According to researchers from the Universities of Sydney and Adelaide in Australia and Exeter in the UK the agave appears to be ideal as a basis for bioethanol production, especially in semi-arid Australia. The efficient and low-water produced ethanol is also a good basis for alcohol-based disinfectants, which are currently in high demand.
The article published in the Journal of Cleaner Production examines the potential of agave for the production of bioethanol. The agave tequilana is a sugar-rich succulent grown in Mexico to produce tequila. It is also currently being grown by the MSF Sugar agricultural group on the Atherton Tablelands in the far north of Queensland for the production of ethanol. Compared to sugar cane and maize, there are clear advantages; since the agave grows even in semi-dry areas without irrigation it makes virtually no demands on water or fertilizers. It is also tolerant of heat and drought, making it ideal for the Australian climate.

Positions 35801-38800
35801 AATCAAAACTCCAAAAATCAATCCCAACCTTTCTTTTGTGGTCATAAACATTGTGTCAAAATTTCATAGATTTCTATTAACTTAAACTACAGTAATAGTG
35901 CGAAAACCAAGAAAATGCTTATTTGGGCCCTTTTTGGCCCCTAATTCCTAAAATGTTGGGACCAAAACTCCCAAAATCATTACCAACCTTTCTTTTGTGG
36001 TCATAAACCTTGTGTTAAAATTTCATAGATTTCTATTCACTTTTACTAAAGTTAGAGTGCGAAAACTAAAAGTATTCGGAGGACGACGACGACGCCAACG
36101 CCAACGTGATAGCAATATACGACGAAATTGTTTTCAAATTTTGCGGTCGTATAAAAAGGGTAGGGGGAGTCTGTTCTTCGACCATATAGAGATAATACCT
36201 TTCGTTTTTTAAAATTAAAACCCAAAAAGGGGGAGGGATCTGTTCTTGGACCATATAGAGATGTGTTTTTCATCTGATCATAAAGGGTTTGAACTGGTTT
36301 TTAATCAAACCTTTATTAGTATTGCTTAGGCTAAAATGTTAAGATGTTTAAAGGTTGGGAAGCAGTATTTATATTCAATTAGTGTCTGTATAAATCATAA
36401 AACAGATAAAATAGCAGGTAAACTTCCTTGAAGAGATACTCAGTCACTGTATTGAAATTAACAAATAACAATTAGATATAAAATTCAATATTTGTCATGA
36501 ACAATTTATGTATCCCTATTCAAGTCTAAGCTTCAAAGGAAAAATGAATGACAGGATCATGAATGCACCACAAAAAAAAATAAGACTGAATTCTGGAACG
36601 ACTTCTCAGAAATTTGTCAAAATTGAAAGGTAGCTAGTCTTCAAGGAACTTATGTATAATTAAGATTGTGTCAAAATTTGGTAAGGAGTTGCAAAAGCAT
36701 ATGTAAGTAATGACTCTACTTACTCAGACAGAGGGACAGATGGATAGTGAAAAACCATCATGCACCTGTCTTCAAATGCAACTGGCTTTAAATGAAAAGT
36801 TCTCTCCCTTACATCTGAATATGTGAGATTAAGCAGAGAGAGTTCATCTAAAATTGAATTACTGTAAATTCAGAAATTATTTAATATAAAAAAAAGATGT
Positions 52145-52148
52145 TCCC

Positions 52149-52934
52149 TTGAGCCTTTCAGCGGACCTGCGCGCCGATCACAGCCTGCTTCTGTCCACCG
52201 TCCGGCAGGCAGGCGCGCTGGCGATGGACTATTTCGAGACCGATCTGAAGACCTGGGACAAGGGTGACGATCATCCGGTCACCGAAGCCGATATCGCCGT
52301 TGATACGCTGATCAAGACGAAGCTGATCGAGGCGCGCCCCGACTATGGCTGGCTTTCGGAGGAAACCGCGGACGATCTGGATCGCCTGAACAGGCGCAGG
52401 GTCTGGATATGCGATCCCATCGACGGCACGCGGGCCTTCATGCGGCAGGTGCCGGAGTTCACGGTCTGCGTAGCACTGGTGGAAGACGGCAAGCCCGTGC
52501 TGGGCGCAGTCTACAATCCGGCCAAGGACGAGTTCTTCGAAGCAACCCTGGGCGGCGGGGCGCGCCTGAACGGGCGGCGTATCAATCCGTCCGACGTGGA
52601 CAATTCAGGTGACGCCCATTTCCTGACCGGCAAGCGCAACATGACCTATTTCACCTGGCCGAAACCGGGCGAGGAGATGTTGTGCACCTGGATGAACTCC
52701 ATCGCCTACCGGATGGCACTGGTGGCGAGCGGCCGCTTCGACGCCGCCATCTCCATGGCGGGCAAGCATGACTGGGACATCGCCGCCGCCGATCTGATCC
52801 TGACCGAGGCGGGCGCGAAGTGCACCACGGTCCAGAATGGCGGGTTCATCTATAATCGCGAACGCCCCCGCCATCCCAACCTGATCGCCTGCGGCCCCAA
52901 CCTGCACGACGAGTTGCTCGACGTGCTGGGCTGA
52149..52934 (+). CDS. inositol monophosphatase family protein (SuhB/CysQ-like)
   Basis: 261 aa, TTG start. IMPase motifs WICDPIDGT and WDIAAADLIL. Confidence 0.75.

At the moment, bioethanol production from agaves is not commercially viable due to the low oil price but this situation is changing as its use in disinfectants is becoming more important. The investigation showed that an annual bioethanol yield of 7,414 liters/hectare can be achieved with five-year-old agave plants. Up to 9,900 liters/hectare are possible with sugarcane, but they require much higher levels of irrigation and fertilization. The water consumption of agaves is only 31% relative to sugarcane and 54% relative to corn with the same yield. The cultivation of Agaves in other dry areas of the world shows promise as an environmentally friendly and viable alternative to more conventional sources of ethanol.

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